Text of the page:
6 thoughts on “[Journal] I can’t think of a title today

  1. A hug for you, Abi. I’m sorry I’ve been quiet on the email front, but know that I’ll always be here reading whatever you share. Long term pain and suffering is not something that people like to acknowledge because… well, I think they don’t tend to like situations that aren’t resolved with a nice, pretty little bow on top within an acceptable time frame. That’s been my experience when it comes to having chronic depression. The crowd thins out rather quickly and substantially then, that’s for sure. Oh, by the way… another hug! πŸ™‚

    • You’re always amazing ❀ Life has it's way of making itself known, I find, whether we like it or not πŸ˜›

      And yes, that's very much been my experience with these things. I had a lot of trouble getting my thoughts out with this one, so I'm glad I made a bit of sense.

      What I've actually found is that, in the long term, the chronic community at large does a lot more supporting than say, your average friend, during the later years. Mostly because it's a sad but relatable thing. Of course, sometimes we're lucky enough to have those few friends or family members that stick by, but it's nice to see that – at least on places like here and Reddit – that there is such a community presence for these things.

      • I’ve never even been on Reddit. Would you recommend checking out a place like that? I’ve heard horror stories of how much of a human cesspool it is… πŸ˜›

      • Reddit… is tricky business. If you get an ‘anonymous’ congregation of people, there’s always going to be some flaccid wank cheese that goes out of his way to be a jerk. The upside is that the communities on there are very strong and fairly well-informed. I know there are a whole heap of boards dedicated to various aspects of mental health, and I use the ones for chronic pain and fibro almost daily. It’s just a nice way to connect with other people and go “We’re both in the same boat here, let’s suck at life together”.

  2. Hi, I think you should call this post “The Stick And The Prick”. πŸ™‚

    Some people can be extraordinarily insensitive. They somehow take our illness as a personal affront. I never understand that.

    The time-limited support isn’t restricted to chronic pain, either. When I got breast cancer, initial support was immense, and my house looked like a florist’s for weeks. It lasted, erratically and sporadically, only until my hair grew back. My then bf’s “support” didn’t even last that long. Once chemo started, as far as he was concerned, I was someone else’s problem.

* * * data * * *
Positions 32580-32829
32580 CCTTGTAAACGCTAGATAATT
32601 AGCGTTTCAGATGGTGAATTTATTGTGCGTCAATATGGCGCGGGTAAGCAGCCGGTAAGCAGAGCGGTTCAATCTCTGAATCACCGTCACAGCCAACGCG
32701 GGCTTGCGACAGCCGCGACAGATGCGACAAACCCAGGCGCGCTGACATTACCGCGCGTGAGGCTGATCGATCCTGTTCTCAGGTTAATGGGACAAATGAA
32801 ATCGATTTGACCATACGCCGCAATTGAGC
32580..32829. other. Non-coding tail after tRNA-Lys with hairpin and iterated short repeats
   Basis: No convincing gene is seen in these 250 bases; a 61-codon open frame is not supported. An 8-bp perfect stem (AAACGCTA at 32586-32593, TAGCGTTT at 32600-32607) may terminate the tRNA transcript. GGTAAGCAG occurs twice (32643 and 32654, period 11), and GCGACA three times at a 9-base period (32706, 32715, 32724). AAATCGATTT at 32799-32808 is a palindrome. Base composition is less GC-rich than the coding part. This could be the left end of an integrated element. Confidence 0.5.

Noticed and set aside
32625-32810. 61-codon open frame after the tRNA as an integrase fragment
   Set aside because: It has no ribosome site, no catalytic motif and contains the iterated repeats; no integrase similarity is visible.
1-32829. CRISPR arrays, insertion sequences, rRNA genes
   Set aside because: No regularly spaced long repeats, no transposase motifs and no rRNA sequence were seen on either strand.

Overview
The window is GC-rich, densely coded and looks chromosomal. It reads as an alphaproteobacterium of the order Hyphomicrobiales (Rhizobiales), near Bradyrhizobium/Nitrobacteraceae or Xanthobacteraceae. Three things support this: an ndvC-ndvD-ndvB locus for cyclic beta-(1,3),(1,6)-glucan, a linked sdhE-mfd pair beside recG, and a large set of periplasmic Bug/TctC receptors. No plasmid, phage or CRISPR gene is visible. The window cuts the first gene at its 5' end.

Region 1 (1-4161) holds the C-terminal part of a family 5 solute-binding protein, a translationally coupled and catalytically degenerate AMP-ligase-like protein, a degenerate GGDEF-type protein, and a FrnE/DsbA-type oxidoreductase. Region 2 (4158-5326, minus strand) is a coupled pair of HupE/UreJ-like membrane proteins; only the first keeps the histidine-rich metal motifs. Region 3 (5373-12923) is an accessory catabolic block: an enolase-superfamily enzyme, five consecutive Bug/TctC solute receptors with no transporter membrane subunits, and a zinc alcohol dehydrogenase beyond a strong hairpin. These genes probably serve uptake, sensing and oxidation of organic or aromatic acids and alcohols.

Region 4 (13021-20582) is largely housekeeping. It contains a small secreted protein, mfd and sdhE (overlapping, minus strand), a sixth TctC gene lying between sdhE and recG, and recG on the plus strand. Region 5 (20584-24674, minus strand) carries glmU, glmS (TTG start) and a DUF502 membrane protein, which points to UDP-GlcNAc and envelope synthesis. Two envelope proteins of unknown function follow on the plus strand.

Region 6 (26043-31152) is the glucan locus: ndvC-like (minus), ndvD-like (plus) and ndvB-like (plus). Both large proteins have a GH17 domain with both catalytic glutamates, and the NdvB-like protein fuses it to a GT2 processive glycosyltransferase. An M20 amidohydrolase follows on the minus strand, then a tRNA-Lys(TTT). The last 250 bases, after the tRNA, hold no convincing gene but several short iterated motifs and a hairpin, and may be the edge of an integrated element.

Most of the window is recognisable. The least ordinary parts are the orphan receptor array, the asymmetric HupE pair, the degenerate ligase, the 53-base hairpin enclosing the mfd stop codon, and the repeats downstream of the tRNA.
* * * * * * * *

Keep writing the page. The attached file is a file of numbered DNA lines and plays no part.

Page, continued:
Some people suck.

    Several years on, and no-one stops to think it can still come back, because breast cancer is one of those that hangs over you forever. If you’re lucky, secondaries don’t invade. If you aren’t lucky, they do, and then it’s odds-on that you die in short order. If I have the audacity to mention this to anyone (with the notable exceptions of my “replacement” bf – well, I was hardly likely to want to hold on to the last one, was I? – and my lovely GP), I am accused of wallowing, of throwing a pity party, of not moving on, etc etc ad nauseum.

    Fibro, being a chronic condition, just wears non-sufferers out, I think. They run out of things they think they ought to say, and rarely just say, “What do you need? Is there anything I can do? Can I help you in some practical way, like shopping, or taking us both out for the day?” Even, “Do you need a hug?” seems alien to them.

    As I said, and you so beautifully illustrated, some people suck.

    I don’t know about you, but after 4 years of actual severe fibromyalgia dx (plus the 30 since I first started asking the medics for help to discover my mystery illness), you’d think everyone around me would know the score. They apparently don’t (sigh). I still get, “So what’s wrong with you NOW?”

    You’re not alone, Abi!
    Lexi X

    • I think you’ve actually summed it up incredibly well. I think it’s just really easy for those who aren’t going through it themselves to become quickly accustomed to something that isn’t impacting them on a daily basis. Even the people living with you can be entirely apathetic at times. We’ve been through several housemates and just about every one of them at one point or another proved that, despite living with me, they had no real idea of how the illness impacted me.Even my exes, despite seeming sympathetic, couldn’t really get a grasp on what I was going through. But, as they say, they’re exes for a reason. For what it’s worth you definitely have my support ❀

      As much as it sucks to be a fibro kitty, I feel there's a lot of solidarity in it as well. When one of us turns to another and says "I understand", you know it's the kind of understanding you can only get from someone who's walking that same road. Or limping/rolling/crawling on whatever given day it is.